By Charlie Kimber
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Corbyn is right to stand up to his opponents—but he must go further

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Issue 2485
Labour leader Jeremy Corbyn
Labour leader Jeremy Corbyn (Pic: Jas?n/Flickr)

Three Labour shadow ministers have resigned following Labour leader Jeremy Corbyn’s shadow cabinet reshuffle. Jonathan Reynolds and Stephen Doughty stepped down after McFadden was removed.

Kevan Jones has also resigned as a shadow defence minister. Corbyn had replaced his boss, pro-Trident Maria Eagle, with the anti-Trident Emily Thornberry as shadow defence secretary.

Good riddance to them.

Some other right wingers are considering resignations. They must be confronted, not appeased.

Jeremy Corbyn was entirely right to sack Michael Dugher and Pat McFadden from Labour’s shadow cabinet and to shift Maria Eagle.

Dugher was an open opponent of the Labour leader. He denounces Corbyn’s links with the Stop the War Coalition. And he called the Labour grassroots organisation Momentum a “mob” whose “aggression is matched only by their stupidity”.

McFadden had denounced Corbyn’s reaction to the recent Paris killings.  In government he blocked workers’ rights, and this year nominated the Blarite Liz Kendall for leader

He suggested that Corbyn had entirely ignored the Paris killers’ role in the events and simply blamed Western-backed wars. 

Corbyn’s mistake was not to go far enough. In particular he backed off from removing Hilary Benn as shadow foreign secretary.

“Those who make half a revolution dig their own grave.” Let’s hope that’s not true about half-made reshuffles.

As a condition of staying, Benn apparently agreed not to publicly oppose Corbyn from the Labour frontbench as he did over the bombing of Syria.

But today he told Sky News, “I haven’t been muzzled. I’m going to be carrying on doing my job exactly as before.”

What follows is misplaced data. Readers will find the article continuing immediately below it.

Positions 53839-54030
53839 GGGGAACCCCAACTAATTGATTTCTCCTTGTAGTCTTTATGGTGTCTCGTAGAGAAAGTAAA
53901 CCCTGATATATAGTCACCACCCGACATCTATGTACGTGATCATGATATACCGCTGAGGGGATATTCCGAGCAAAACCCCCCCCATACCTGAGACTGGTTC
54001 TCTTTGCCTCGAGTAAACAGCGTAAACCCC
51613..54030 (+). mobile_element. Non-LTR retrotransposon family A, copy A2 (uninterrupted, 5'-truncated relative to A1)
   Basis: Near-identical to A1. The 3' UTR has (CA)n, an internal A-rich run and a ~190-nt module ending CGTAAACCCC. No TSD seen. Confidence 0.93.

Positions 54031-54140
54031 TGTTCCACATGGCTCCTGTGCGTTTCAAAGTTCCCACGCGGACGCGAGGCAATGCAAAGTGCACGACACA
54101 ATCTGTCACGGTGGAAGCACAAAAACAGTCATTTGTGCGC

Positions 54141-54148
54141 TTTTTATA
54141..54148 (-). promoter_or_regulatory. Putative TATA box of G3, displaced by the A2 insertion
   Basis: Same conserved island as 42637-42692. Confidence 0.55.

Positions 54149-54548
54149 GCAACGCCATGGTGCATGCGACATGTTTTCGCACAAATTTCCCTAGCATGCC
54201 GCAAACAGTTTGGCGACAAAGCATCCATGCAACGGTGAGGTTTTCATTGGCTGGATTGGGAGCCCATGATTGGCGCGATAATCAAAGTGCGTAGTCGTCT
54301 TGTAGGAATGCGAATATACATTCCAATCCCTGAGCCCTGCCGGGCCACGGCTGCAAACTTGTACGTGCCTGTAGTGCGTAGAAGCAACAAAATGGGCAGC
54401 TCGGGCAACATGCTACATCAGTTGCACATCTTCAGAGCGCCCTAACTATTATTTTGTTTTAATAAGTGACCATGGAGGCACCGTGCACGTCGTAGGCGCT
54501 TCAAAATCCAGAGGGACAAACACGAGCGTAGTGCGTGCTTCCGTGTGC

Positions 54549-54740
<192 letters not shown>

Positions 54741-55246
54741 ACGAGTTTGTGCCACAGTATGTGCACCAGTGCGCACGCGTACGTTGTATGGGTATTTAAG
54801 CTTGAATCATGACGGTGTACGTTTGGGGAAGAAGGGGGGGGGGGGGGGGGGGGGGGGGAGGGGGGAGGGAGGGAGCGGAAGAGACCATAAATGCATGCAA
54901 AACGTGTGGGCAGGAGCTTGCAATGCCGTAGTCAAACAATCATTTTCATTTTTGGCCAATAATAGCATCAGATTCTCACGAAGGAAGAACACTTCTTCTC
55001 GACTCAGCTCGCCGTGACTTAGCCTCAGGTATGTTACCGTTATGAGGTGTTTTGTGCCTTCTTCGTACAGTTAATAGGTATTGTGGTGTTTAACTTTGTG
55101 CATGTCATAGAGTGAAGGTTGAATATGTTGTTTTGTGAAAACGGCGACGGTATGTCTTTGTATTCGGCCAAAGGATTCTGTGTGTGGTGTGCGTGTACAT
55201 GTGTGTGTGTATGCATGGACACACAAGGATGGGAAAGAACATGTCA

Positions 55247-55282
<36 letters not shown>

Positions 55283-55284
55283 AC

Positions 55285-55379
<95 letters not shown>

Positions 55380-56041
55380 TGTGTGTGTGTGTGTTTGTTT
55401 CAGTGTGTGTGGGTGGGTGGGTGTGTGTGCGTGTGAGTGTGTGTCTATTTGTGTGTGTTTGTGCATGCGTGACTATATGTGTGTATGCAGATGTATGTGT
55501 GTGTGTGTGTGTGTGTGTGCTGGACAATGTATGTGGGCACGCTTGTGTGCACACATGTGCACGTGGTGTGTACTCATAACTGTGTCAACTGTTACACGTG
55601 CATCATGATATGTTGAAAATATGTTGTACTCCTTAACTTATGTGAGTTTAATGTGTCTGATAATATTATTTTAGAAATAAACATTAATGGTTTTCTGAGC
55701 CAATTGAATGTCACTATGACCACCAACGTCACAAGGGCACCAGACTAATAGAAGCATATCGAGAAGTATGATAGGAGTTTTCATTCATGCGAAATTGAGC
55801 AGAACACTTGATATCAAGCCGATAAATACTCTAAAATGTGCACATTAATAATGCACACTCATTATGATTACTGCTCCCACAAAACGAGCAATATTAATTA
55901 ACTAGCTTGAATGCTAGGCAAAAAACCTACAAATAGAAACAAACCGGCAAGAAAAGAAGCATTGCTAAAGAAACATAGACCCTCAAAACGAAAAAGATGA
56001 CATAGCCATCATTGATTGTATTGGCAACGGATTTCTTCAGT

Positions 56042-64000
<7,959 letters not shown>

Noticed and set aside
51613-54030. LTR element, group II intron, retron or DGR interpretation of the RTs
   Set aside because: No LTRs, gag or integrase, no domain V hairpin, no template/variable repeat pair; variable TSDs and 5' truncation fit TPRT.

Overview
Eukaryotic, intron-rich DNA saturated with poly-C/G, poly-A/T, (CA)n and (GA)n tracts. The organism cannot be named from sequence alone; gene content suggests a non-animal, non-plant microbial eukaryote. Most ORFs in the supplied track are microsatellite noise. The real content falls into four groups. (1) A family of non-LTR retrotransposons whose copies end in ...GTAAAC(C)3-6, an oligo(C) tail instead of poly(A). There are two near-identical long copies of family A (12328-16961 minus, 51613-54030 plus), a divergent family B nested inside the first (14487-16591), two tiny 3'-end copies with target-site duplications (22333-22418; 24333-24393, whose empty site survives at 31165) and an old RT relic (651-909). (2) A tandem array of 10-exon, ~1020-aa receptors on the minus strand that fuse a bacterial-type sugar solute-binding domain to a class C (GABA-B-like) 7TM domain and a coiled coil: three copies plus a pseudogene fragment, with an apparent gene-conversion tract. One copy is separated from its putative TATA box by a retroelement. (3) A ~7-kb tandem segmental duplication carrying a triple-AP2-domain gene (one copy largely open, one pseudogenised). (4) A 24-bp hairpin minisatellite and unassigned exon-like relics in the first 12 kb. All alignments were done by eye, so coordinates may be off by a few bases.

In any case, Benn will pick his moment to again put himself forward as the standard-bearer of Corbyn’s opponents.

The Tories and the right-wing press lauded Benn to the skies when he spoke for the bombing of Syria. He compared imperialist intervention to the actions of the anti-fascist International Brigades.

They will be ready to support him again. The battles have been postponed, not avoided.

Corbyn left Benn in place because he feared a shadow cabinet walkout of up to ten MPs. It would have been better to let them go and have a shadow cabinet that could unite against austerity, Trident and war.

Certainly Tony Blair had no compunction about removing Robin Cook (who later opposed the Iraq war) as foreign secretary when he showed some mild disagreements.

St Just, a leader of the French Revolution of 1789 said, “Those who make half a revolution dig their own grave.” Let’s hope that’s not true about half-made reshuffles.

At the moment a few hundred Labour MPs are flaunting their rejection of the decision of hundreds of thousands of labour members to elect Corbyn.

They should not be allowed to get away with it.

By compromising with the right, Corbyn risks blunting real resistance to the Tories.

It is in the interests of everyone who hates austerity, racism and war to support Corbyn against the right. But we also have to urge him to go much further.

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